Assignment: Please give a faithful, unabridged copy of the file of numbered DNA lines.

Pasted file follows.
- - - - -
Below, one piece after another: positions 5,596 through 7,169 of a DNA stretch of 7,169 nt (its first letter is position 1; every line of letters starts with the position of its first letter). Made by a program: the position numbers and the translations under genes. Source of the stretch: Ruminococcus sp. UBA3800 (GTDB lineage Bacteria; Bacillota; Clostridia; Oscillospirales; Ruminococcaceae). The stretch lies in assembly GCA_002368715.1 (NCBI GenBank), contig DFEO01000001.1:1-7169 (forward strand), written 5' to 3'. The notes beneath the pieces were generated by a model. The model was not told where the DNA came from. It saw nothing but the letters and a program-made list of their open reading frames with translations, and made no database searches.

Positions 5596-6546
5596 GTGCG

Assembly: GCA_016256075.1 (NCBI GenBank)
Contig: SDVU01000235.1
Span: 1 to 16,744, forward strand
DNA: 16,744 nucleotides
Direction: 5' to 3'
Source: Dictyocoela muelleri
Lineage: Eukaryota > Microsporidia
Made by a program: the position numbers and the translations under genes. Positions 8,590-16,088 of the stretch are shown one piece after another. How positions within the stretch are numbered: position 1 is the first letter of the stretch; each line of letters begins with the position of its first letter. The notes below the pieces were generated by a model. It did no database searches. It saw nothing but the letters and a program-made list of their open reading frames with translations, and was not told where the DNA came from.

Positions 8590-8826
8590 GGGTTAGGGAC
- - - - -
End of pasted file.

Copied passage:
Below, one piece after another: positions 5,596 through 7,169 of a DNA stretch of 7,169 nt (its first letter is position 1; every line of letters starts with the position of its first letter). Made by a program: the position numbers and the translations under genes. Source of the stretch: Ruminococcus sp. UBA3800 (GTDB lineage Bacteria; Bacillota; Clostridia; Oscillospirales; Ruminococcaceae). The stretch lies in assembly GCA_002368715.1 (NCBI GenBank), contig DFEO01000001.1:1-7169 (forward strand), written 5' to 3'. The notes beneath the pieces were generated by a model. The model was not told where the DNA came from. It saw nothing but the letters and a program-made list of their open reading frames with translations, and made no database searches.

Positions 5596-6546
5596 GTGCG

Assembly: GCA_016256075.1 (NCBI GenBank)
Contig: SDVU01000235.1
Span: 1 to 16,744, forward strand
DNA: 16,744 nucleotides
Direction: 5' to 3'
Source: Dictyocoela muelleri
Lineage: Eukaryota > Microsporidia
Made by a program: the position numbers and the translations under genes. Positions 8,590-16,088 of the stretch are shown one piece after another. How positions within the stretch are numbered: position 1 is the first letter of the stretch; each line of letters begins with the position of its first letter. The notes below the pieces were generated by a model. It did no database searches. It saw nothing but the letters and a program-made list of their open reading frames with translations, and was not told where the DNA came from.

Positions 8590-8826
8590 GGGTTAGGGAC